Happy first day of autumn! Here in the Northern Hemisphere, the autumnal equinox happened today, Friday September 22, at 4:02pm EDT. This turning point between summer and fall is a natural time of transition. The weather is changing, the leaves are changing, the pace of our lives is changing as we return back to school, back to work, back to our normal routines.
The equinox represents a midpoint between summer and winter. On the summer and winter solstices (around June 21 and December 21 respectively), the sun reaches its most southerly or most northerly point relative to the equator. At these solstices, the sun appears to briefly come to a standstill; it seems to pause before reversing its direction.
So the equinox is the midpoint between these two extremes of the solstices. Today we flow through this midpoint between the radiating heat of summer and the frigid cold of winter; between the longest days and longest nights; between the lush greenery of summer and the bare branches of winter.
This autumnal time of change can sometimes breed feelings of instability, imbalance, unsteadiness, or restlessness. It can be difficult to feel grounded when everything around us is in a state of flux.
But when are we not in flux, really? Even the times of the solstices, those ends of the spectrum, those moments of apparent stillness, are merely an illusion. The sun appears to pause at its highest or lowest point in the sky and then reverse direction – but in reality, the sun never stands still. It’s in constant motion, as is the earth, which continually orbits around the sun. It’s only because of the shifting tilt of the earth’s axis that the sun ever seems to stand still.
The earth’s motion is constant; the sun’s motion is constant; our entire solar system is constantly in motion. All of us on this earth are continually moving, ever changing, ever shifting from one season, one phase, one moment to the next.
I find each turn of the season a welcome reminder of this. It’s also a reminder that amidst this perpetual motion, I need to stay connected to what helps me feel grounded, that which stabilizes and steadies me amidst the constantly swirling winds of change.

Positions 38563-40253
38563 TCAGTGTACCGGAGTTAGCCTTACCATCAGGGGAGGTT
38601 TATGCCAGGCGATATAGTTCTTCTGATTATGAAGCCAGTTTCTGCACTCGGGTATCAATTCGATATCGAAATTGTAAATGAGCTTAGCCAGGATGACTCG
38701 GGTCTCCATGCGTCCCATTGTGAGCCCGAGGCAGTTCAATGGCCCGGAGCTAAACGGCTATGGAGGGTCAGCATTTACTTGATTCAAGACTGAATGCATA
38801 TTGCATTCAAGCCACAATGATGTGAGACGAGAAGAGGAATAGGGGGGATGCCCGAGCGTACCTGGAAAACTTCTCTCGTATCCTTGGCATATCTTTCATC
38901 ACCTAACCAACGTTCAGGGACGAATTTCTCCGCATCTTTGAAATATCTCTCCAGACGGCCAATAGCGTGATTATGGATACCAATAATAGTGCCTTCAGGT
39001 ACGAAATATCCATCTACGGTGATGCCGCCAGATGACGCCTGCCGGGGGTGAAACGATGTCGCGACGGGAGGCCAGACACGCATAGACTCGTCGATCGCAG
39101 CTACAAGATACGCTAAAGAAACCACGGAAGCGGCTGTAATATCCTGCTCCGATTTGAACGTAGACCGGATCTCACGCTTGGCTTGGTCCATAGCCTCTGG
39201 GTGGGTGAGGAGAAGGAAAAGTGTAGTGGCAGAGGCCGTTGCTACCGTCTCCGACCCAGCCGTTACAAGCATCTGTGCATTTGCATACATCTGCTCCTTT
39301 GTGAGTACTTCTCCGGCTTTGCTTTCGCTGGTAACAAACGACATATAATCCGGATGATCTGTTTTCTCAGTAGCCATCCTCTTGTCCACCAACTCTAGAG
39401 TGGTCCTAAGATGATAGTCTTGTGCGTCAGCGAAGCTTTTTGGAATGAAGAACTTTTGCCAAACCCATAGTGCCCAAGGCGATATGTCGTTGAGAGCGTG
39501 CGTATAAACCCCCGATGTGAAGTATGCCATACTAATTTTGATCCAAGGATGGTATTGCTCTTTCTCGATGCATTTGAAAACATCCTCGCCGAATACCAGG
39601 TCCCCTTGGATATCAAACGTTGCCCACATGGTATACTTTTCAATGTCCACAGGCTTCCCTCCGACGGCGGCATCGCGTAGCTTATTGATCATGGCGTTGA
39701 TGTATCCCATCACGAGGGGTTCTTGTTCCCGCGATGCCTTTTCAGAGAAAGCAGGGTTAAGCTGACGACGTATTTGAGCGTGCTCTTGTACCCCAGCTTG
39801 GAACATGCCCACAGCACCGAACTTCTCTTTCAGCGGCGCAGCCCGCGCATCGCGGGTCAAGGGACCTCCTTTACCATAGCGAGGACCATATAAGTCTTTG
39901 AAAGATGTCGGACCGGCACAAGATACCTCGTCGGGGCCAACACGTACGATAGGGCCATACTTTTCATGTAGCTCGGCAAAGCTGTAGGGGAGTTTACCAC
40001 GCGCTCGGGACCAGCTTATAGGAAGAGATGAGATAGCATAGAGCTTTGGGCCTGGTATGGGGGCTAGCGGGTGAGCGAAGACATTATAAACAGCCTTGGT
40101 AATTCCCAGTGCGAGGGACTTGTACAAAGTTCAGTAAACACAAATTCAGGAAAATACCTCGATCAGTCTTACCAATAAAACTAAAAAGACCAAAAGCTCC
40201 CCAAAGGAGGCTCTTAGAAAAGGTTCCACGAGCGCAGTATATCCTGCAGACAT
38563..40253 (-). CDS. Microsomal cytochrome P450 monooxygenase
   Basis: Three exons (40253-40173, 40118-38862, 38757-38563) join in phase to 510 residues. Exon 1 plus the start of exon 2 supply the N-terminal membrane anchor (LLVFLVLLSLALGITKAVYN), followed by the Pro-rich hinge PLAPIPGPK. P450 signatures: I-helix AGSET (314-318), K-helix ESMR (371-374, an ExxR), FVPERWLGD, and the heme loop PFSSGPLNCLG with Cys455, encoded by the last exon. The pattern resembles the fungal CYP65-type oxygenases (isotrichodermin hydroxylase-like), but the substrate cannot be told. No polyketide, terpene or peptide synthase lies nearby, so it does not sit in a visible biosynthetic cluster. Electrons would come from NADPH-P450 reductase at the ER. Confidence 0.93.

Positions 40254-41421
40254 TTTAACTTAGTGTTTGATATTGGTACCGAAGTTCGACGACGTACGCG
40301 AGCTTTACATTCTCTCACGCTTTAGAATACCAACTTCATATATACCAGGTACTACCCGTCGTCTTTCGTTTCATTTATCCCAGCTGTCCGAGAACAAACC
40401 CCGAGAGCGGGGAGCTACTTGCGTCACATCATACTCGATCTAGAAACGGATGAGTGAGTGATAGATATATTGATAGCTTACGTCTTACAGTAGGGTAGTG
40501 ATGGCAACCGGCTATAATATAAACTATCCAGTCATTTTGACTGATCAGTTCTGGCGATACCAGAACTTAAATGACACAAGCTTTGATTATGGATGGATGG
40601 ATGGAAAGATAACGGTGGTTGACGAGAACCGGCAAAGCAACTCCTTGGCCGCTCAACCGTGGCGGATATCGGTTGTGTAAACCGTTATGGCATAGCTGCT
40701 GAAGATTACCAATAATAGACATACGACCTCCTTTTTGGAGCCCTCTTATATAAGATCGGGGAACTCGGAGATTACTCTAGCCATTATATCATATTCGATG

For me, my yoga practice is what grounds me. Setting aside time each day to turn my attention inward, to connect with that part of myself that is timeless, unchanging, eternal – that’s what helps me to feel steady and sure even in times of transition.
Because if I look really closely – if I take the time and make the effort to be quiet, to be still, and to look deep within myself - I find something that’s not moving or shifting or changing. I find the part of me that never loses or gains weight. It doesn’t have abs that get stronger or weaker. Fine lines don’t appear on its face and its skin doesn’t sag as time marches on. It’s something way beyond all of that.
When I practice yoga, I connect with the part of myself that is timeless, eternal – the deepest part of myself that always was and always will be.
Yoga philosophy identifies this part as Atman, a Sanskrit word that means “inner self” or “soul.” Some people think of it as the God within, or a divine spark, or light, or maybe just the energy that makes up everything.
All the practices of yoga – the poses, breath work, concentration, meditation – have this as their ultimate intention: to unveil this Atman, this unchanging essence at our cores. They help us to realize that this unchanging essence is not just in us, but in everyone and everything around us, and that this oneness unites us with everything else in the Universe.
The literal translation of the word “yoga” is "union". It is derived from the Sanskrit root "yuj," meaning "to join" or "to unite."
Among all the other benefits which yoga touts, from stronger arms to more flexible hamstrings to greater peace of mind, at its core the practice is intended to reveal this union. It empowers us to feel, to actually experience the connection between ourselves and every other thing in the Universe – so we can recognize that there is no separation, that we are all one, and that this oneness has always been and always will be.
Now, this is no easy task! But even on those days when this union, this connection, feels miles away from my grasp, I’m still grateful that I can turn to my yoga practice as a place of calm amidst the storm, as a resting place, as my still point in this ever-changing universe.
I hope that your yoga practice allows you to find your still point too. As always, I’m here to help, in whatever way I can.
Christine Malossi is a yoga teacher and writer based in Manhattan.